Booklist, starred review — Graham Greene would likely recognize the unhappy priest who emerges in the opening pages of this improbable novel: bereft of faith in church doctrine and sustained only by gin and fraudulently acquired painkillers....But one night Furtado’s dark ruminations are interrupted by the reappearance of Sarafino—a long-lost boyhood friend, now dying from AIDS and in flight from an armed-robbery warrant.... (Gaspar's) protagonist ...ministers to his distressed friend, so exposing unresolved conflicts in his own life. ...(in paticular) his involvement—decades earlier—in the impious theft of a sacred image of Our Lady of Fatima, an image embodying church teachings that Furtado cannot accept. Furtado’s perplexities over these teachings grow particularly acute when Sarafino repeatedly claims personal visions of the Virgin. Readers will fully anticipate Sarafino’s death. They will marvel, however, at where events surrounding that death finally take Furtado. A brilliant foray beyond the usual limits of fiction. — Bryce Christensen

Boston Globe — ...Gaspar’s prose, with both its deliberation and moments of uncontainable joy, is like a soaring choral Mass. Independent of religious faith, skeptic and believer alike cannot help but be swept away by the beauty of the expression. — Julie Wittes Schlack © Copyright 2010 Globe Newspaper Company.

Ridge Reviews — The book is passionate, realistic about ministry and both tough and compassionate in its depictions. Gaspar writes with a keen eye to detail, history and faith. It is difficult to put this novel down once started since the reader is prompted continuously to wonder what redemption means in the village and among the characters Gaspar so lovingly describes. — Susan K. Hedahl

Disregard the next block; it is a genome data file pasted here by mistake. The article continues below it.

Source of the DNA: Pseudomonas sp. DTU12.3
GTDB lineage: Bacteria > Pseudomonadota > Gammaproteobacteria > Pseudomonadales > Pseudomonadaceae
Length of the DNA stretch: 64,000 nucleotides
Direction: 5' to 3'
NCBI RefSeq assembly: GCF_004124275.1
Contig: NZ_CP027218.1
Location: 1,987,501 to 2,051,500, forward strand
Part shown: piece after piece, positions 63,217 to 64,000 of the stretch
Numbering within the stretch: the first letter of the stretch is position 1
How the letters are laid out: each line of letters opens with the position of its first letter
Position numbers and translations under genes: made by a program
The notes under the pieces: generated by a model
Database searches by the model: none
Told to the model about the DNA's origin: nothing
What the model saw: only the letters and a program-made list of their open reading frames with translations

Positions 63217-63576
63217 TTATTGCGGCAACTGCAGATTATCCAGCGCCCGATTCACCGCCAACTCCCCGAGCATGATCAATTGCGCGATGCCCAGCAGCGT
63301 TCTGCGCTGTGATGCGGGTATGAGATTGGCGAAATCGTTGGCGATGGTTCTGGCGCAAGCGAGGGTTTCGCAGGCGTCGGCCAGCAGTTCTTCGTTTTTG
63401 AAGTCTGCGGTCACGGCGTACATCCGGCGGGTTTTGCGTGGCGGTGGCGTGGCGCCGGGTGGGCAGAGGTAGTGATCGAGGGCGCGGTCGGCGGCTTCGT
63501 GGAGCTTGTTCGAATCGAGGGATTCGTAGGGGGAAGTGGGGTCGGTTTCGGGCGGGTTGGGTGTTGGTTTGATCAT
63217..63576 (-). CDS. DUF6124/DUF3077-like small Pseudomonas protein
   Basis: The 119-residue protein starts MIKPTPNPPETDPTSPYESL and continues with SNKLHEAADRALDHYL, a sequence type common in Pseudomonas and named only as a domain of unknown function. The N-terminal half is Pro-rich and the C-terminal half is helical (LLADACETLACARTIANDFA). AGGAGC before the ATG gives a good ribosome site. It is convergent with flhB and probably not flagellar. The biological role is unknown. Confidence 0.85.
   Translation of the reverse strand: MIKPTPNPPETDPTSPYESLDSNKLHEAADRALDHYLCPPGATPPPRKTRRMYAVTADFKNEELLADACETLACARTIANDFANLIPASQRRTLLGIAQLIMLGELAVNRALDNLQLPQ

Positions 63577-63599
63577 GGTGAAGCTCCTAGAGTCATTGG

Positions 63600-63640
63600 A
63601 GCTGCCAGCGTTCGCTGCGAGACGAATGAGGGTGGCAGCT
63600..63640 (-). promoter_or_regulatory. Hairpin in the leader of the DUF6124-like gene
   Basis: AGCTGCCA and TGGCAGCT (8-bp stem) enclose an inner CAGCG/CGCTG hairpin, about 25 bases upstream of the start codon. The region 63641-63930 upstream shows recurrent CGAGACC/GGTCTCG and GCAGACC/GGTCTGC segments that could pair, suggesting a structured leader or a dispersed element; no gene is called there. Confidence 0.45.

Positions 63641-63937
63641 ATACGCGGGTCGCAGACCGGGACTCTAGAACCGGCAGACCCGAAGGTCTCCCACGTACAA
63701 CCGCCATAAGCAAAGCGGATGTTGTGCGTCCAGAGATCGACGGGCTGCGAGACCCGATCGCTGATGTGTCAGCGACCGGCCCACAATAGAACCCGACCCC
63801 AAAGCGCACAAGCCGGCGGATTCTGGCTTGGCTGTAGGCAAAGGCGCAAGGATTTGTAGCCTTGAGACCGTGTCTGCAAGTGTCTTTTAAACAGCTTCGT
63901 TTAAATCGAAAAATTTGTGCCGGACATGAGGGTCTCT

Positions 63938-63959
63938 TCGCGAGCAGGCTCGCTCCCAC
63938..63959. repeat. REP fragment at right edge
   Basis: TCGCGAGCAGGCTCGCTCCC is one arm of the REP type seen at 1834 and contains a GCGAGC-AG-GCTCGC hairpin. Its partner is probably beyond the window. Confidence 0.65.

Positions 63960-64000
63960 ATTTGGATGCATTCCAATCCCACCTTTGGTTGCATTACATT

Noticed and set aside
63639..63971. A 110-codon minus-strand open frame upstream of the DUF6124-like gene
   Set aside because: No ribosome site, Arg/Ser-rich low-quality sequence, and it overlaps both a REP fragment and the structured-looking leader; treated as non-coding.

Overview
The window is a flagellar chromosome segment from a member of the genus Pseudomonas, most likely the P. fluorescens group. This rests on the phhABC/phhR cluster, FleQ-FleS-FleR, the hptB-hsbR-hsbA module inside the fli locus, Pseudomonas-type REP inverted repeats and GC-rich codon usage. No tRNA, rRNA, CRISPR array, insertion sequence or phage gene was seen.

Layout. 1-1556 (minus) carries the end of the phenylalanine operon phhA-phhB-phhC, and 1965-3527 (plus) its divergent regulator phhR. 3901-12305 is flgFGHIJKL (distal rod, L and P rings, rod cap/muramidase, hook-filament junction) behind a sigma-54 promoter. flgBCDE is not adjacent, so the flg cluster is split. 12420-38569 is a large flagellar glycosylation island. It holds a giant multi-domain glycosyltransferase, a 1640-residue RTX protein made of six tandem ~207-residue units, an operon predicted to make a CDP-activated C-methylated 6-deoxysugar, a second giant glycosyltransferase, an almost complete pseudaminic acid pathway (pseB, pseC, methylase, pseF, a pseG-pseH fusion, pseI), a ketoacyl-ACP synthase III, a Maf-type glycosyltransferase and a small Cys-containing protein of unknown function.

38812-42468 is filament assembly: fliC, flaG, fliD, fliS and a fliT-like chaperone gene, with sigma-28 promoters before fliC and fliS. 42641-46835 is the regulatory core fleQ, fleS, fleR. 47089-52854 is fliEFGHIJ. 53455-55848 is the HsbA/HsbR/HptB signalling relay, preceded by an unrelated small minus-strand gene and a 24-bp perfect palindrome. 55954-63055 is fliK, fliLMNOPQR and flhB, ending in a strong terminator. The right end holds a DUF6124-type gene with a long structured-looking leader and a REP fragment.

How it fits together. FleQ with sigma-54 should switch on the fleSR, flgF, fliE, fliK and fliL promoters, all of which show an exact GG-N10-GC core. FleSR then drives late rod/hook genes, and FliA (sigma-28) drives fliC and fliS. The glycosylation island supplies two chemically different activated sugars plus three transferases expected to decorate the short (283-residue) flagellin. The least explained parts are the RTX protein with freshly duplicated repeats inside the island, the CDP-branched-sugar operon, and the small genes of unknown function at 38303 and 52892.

Kirkus Reviews "A troubled New England pastor wrestles with the mysteries of God and man. Gaspar follows up his elegant debut novel (Leaving Pico, 1999) with an equally elegiac contemplation of transgression and redemption set in the same culturally rich Portuguese stew of Provincetown, Mass. . . Gaspar crafts an eloquent, emotionally resonant story that marries the richness of his ethnic characters to the literary affections of writers like John Irving.

Publishers WeeklyIn his second novel, award-winning poet-novelist Gaspar (Leaving Pico) explores an unnamed Massachusetts burg (with a strong resemblance to Provincetown) through its Portuguese-speaking community, a collection of rich, emotionally stormy characters. Centered on Fr. Manuel Furtado, the story begins during Manny's nightly ritual of liquor, pills and prayer late on All-Hallows' Eve, when he finds his long-lost childhood friend, Sarafino Pomba, breaking into his church. Dying from AIDS and running from the law, Sarafino takes up residence in a spare room, intent on convincing Manny that he's been visited by the Virgin Mary. . . Gaspar's winding sentences keep the pace measured, but leave deep impressions regarding the fishing community and its inhabitants. . . Gaspar's masterful prose should absorb any reader intrigued by immigrant communities. (Dec.)

Additional Reviews
— Alan Caruba, Stealing Fatima chosen as a pick of the month under "Novels,
Novels, Novels!"
in Bookviews - Tuesday, December 1, 2009.


Stealing Fatima
, Frank X. Gaspar. (Counterpoint) December 2009 (416pp) ISBN-13: 978-1-58243-516-9